Lemon curd is easily made from scratch from fresh lemons, butter, sugar, and egg yolks.
The intense citrus flavor in lemon curd is irresistible. This tart dessert spread can be used as a tangy ingredient in sweets, baked good, or breakfast. Once you make your own, you’ll never go back to store bought!
Lemon curd, especially the homemade kind, makes my mouth pucker! The mere thought of this tangy and tart treat gets me salivating. This time of year, when local produce is scares, our family eats a lot of citrus. There are few fruits better than the mighty lemon. One cannot argue that it really packs a punch. So if intense flavor is what you’re looking for, this recipe is for you.
What is lemon curd?
Lemon curd is a citrus dessert spread or topping that is made from fresh lemon zest and juice, sugar, butter and egg yolks. The ingredients are gently cooked together over heat and then allowed to cool. The final result is a smooth, luscious, intensely flavored lemon treat.
What makes lemon curd thick?
Similar to a pudding or custard, this recipe is made with egg yolks. It’s the egg yolks that make it thick and creamy. I’ve seen many recipes that call for the whole egg, but I decided to only use the yolk because I knew it would produce the richest, most flavorful lemon curd.
The lemon curd gets thick when you cook it. You must be careful to be gentle with the heat which is why I recommend using a double boiler. Any time you’re cooking eggs on the stove top, they can curdle if you increase the temperature too rapidly or you don’t whisk it enough. I stopped cooking my lemon curd when it got to 170 degrees F because I like it on the thinner side. If you prefer it to be thicker, just continue cooking until it reaches 180 degrees F. You can also add an additional egg yolk if you want it thicker.
Either way, lemon curd will never reach the thickness of a pudding, but it should thicken if you cook it properly.
What to make with lemon curd?
You’ve made your own delicious homemade lemon curd. Now you need to know what to do with it. Here are some great ideas:
- Cut up strawberries, kiwi, pineapple, banana, and raspberries and toss in a spoonful of the lemon curd. The result will be some Damn Good Fruit Salad. Not only will the curd sweeten it with a tart tang, but the acid in the lemon will keep the fruit looking fresh.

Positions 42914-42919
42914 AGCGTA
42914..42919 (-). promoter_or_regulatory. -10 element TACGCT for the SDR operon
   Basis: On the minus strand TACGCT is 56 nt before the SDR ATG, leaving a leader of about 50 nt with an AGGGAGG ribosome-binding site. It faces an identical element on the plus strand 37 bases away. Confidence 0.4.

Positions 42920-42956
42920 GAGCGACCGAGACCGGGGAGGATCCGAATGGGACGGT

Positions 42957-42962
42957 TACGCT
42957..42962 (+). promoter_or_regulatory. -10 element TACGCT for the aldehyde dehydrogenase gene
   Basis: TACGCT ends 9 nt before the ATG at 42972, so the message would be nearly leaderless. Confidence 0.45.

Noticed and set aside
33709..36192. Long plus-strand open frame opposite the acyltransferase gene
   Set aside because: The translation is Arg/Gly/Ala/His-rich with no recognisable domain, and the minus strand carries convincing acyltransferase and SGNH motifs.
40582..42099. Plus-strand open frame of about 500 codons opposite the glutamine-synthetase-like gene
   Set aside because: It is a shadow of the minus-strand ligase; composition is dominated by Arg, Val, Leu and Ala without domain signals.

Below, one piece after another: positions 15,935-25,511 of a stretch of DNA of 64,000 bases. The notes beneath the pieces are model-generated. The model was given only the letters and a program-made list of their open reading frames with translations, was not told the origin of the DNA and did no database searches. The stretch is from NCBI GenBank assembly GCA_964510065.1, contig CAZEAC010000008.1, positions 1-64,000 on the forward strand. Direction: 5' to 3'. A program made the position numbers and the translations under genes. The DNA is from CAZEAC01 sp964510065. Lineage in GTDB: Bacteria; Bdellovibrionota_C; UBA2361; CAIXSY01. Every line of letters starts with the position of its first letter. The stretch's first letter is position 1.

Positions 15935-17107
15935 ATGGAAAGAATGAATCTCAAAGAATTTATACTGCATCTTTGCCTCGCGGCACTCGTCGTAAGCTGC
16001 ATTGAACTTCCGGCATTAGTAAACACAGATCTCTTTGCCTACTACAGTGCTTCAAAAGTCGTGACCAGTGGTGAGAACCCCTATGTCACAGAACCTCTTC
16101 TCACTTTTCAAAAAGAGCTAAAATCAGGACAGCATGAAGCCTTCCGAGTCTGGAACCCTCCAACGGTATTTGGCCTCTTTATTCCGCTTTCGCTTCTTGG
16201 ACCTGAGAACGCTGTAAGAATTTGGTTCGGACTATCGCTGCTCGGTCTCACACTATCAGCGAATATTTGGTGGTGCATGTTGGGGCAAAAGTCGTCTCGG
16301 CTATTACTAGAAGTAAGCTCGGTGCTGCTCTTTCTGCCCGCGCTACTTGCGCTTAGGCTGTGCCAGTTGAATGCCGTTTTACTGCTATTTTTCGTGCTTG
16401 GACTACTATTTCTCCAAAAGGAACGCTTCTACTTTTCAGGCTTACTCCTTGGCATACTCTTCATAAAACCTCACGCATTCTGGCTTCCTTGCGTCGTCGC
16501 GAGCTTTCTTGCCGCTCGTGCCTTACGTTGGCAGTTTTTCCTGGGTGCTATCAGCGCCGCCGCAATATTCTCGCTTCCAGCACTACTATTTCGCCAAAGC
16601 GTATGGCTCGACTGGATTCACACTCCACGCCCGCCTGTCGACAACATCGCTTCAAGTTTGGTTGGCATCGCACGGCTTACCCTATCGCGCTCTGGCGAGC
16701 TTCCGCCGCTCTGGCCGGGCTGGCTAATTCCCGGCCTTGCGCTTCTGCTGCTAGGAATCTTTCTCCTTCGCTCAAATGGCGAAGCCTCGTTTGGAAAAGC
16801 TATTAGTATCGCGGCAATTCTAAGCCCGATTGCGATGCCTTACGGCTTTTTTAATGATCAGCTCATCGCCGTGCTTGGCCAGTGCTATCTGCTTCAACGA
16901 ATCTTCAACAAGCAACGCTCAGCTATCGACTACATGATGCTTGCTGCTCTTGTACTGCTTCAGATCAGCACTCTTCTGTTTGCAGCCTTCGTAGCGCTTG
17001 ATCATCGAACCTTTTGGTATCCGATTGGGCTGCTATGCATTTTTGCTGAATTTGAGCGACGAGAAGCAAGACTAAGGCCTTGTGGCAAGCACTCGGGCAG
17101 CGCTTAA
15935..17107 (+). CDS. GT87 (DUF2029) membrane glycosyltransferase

- Transform that lemon curd into lemon meringue pie (recipe coming soon). All I did was thicken my lemon curd with some corn starch and it created the perfect filling for this citrus classic.
- Use lemon curd on top of vanilla ice cream. A little goes a long way here.
- How about ditching the syrup and topping your pancakes with lemon curd and warm berries. Mercy.
- Replace the chocolate in s’mores with your homemade lemon curd. Take it to the next level by also making your own homemade marshmallows. It will taste like a heavenly lemon meringue pie, without the work or the dirty dishes.
- 1/2 cup (1 cube) butter, softened
- 1 cup granulated sugar
- zest from 3 lemons
- 5 large egg yolks
- 3/4 cup fresh lemon juice
Using a stand mixer, cream the butter until smooth and fluffy. Beat in the sugar and lemon zest and blend until smooth, scraping sides down half way through.
On low speed, add the egg yolks one at a time. Then add the lemon juice. Mix until combined.
Add about 1/2 inch of water to a pan and set a non-reactive metal bowl on top. You want a double boiler set up so that the steam from the water cooks the lemon curd; not direct heat.
Add the lemon mixture to the bowl and heat the water so that it boils, whisking the lemon mixture the entire time. Be sure to use an instant read thermometer. The curd should thicken around 170 degrees F, after about 10 minutes of cooking and whisking, and this will yield lemon curd that is on the thinner side. If you want your lemon curd to be a bit thicker and less runny, bring the temperature up to 180 degrees F before removing from the heat, still constantly whisking.
Remove the curd from the heat, transfer to a glass container, cover the surface of the curd with plastic wrap so that a skin doesn't form, and refrigerate until cool.
Store in an airtight container in the refrigerator for about a week or so. Alternatively, you can freeze lemon curd and thaw in the refrigerator before using.